Anton Chekhov? Ivan Bunin? André Maurois? Paul Engle? Apocryphal?
Dear Quote Investigator: A famous author offered the following astonishing advice: After completing a story one should cross out the beginning and the end.
This guidance has been attributed to the prominent Russian playwright and short-story writer Anton Chekhov. Would you please explore this topic?
Quote Investigator: The Russian writer Ivan Bunin won the Nobel Prize for Literature in 1933. An English translation of his book Воспоминания appeared in 1951 under the title “Memories and Portraits”. One chapter discussed Anton Chekhov who Bunin initially met in Moscow at the end of 1895. Ellipses appeared in the 1951 text. Boldface added to excerpts by QI: 1
A few characteristic phrases of his have remained fixed in my memory to this day. “Do you write a lot?” he asked me. I replied that I did not. “What a shame,” he said glumly, in his deep chest voice. “You must work, you know. You must work without stopping. . . . All your life.”
Then, after a pause, he added without any apparent connection: “I think that when one has finished writing a short story one should delete the beginning and the end. That’s where we fiction writers mostly go wrong. And one should be brief, as brief as possible. . . .”
The dialog above was based on conversations that occurred many years before Ivan Bunin published his book. Hence, the veracity of his memory was crucial.
Below are additional selected citations in chronological order.
In 1957 the French literary figure André Maurois published “Lecture, mon doux plaisir” which appeared in English in 1960 under the title “The Art of Writing”. Maurois included a chapter called “The Art and the Philosophy of Anton Tchekov” which employed a different spelling for Chekhov. Maurois (and his English translator Gerard Hopkins) presented an alternative rendering for the passage above: 2
To Bunin he said: “One has got to work, you know . . . without pause or rest… all one’s life long.” Then, after a moment’s silence: “My own experience is that once a story has been written, one has to cross out the beginning and the end. It is there that we authors do most of our lying . . . . A piece of writing should be short, as short as possible.”
The statement about “lying” diverged from the previous translation. QI has not seen Bunin’s original Russian text; hence, QI cannot judge the fidelity of these two renderings.
Another chapter of Maurois’ book was titled “The Writer’s Craft”. He mentioned an unnamed Scottish professor together with one of the lines from Chekhov. Maurois endorsed the viewpoint about editing: 3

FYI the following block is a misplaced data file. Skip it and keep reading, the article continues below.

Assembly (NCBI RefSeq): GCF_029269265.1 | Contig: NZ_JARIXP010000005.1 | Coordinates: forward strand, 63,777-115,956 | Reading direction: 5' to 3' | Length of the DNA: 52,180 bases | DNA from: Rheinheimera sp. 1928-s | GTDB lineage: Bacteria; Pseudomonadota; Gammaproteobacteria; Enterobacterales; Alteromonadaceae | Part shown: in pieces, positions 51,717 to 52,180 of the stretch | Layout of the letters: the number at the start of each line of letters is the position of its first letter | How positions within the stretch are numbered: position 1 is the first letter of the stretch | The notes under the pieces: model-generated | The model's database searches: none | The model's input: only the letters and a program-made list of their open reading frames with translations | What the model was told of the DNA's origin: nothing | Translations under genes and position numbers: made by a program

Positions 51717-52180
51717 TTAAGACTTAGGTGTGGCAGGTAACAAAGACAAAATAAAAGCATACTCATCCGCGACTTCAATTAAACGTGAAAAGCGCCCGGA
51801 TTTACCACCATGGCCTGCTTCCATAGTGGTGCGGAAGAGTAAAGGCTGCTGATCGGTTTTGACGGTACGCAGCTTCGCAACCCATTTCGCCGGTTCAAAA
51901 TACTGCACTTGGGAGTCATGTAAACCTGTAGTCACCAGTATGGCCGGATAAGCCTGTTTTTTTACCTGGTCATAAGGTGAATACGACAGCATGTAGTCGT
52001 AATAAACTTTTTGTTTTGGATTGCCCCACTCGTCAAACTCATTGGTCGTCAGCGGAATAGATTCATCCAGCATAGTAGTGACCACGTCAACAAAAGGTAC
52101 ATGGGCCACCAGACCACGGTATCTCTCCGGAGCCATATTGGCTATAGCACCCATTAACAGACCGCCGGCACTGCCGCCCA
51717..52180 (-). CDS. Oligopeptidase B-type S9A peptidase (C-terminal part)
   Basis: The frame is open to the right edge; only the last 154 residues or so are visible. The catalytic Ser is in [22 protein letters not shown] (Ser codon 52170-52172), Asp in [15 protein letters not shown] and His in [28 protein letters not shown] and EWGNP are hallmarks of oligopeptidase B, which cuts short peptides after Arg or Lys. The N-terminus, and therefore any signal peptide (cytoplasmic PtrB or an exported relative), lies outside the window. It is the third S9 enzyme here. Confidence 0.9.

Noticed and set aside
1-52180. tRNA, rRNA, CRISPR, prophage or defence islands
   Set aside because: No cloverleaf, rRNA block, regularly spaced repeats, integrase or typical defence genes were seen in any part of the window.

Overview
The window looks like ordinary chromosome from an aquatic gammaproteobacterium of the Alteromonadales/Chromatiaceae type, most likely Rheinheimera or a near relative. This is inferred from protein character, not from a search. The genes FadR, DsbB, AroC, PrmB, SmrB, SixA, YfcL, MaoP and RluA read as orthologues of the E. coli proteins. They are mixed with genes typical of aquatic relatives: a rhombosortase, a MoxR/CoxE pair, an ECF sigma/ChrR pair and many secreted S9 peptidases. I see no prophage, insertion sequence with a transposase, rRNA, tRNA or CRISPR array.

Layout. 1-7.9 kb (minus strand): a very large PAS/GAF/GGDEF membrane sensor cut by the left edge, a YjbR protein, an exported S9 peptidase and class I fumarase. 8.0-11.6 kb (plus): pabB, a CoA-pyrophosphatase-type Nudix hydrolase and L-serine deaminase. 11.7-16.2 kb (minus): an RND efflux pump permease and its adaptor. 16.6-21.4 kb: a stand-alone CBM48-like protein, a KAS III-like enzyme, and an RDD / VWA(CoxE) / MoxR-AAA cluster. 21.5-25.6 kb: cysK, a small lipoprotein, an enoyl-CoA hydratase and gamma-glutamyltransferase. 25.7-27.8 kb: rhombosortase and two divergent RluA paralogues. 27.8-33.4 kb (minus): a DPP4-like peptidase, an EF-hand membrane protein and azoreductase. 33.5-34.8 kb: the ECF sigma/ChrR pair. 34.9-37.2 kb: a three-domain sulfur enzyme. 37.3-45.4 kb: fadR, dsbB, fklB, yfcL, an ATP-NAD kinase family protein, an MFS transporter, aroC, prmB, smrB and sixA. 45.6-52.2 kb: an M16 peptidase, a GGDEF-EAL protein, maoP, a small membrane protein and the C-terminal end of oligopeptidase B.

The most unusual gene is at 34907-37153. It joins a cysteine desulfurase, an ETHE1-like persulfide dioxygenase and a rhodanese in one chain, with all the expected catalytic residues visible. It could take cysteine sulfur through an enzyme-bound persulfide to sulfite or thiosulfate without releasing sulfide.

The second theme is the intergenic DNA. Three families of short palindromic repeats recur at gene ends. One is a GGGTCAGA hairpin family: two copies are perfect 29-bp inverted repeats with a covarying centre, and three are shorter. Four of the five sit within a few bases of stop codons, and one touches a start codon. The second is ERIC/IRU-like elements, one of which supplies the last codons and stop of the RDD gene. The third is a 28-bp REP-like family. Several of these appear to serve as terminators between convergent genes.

The first thing that a certain Scots professor used to say to his students when they handed in their essays was: “Did it never occur to you to tear up the first page?” Without reading it, he could guess that it was bad, because beginnings are the most difficult things to manage successfully. “It is there”, said Tchekov, “that we do most of our lying.” . . .
The Scots professor was right. It is an admirable rule to “cut” the first page which is almost certain to be groping, slow and didactic, as well as wholly unnecessary for the intelligent reader.
In 1964 Paul Engle, director of the Iowa Writers’ Workshop, published the essay “Salt Crystals, Spider Webs, and Words” in “The Saturday Review” of New York. Engle presented a version of the words of Chekhov: 4
“My own experience is that once a story has been written, one has to cross out the beginning and the end. It is there that we authors do most of our lying. . . . One must always tear up the first half. I mean that seriously. Young writers begin by, as one says, ‘placing the story’—whereas the reader ought, on the contrary, to be able to grasp what it is all about by the way it is told, without any explanations from the author . . .”
In 1986 “The Fitzhenry & Whiteside Book of Quotations” included a passage credited to Chekhov that contained his famous remark about a visible gun: 5
My own experience is that once a story has been written, one has to cross out the beginning and the end. It is there that we authors do most of our lying . . . one must ruthlessly suppress everything that is not concerned with the subject. If, in the first chapter, you say there is a gun hanging on the wall, you should make quite sure that it is going to be used further on in the story. Anton Chekhov
In conclusion, Anton Chekhov deserves credit for the remark about deleting the beginning and end of stories based on the testimony of Ivan Bunin in 1951. QI has not yet seen the original Russian statement from Bunin.
Image Notes: Public domain picture of an eraser from Hans Braxmeier at Pixabay.
(Great thanks to Dan Powell and Jonathan Taylor whose inquiries led QI to formulate this question and perform this exploration.)
- 1951, Memories and Portraits by Ivan Bunin, Translation by Vera Traill and Robin Chancellor, Chapter: Chekhov, Quote Page 31 and 32, Doubleday & Company, Garden City, New York. (Verified with scans) ↩
- 1960, The Art of Writing by André Maurois, Translation by Gerard Hopkins, Chapter 11: The Art and the Philosophy of Anton Tchekov, Quote Page 242 and 243, E. P. Dutton & Company, New York. (Verified with scans) ↩
- 1960, The Art of Writing by André Maurois, Translation by Gerard Hopkins, Chapter 1: The Writer’s Craft, Quote Page 21 and 22, E. P. Dutton & Company, New York. (Verified with scans) ↩
- 1964 March 14, The Saturday Review, Salt Crystals, Spider Webs, and Words by Paul Engle, Start Page 10, Quote Page 13, Column 1 and 2, The Saturday Review Associates, New York. (Unz) ↩
- 1986, The Fitzhenry & Whiteside Book of Quotations, Revised and Enlarged, Edited by Robert I. Fitzhenry, Section: Writers and Writing, Quote Page 390, Fitzhenry & Whiteside Limited, Toronto. (Verified on paper) ↩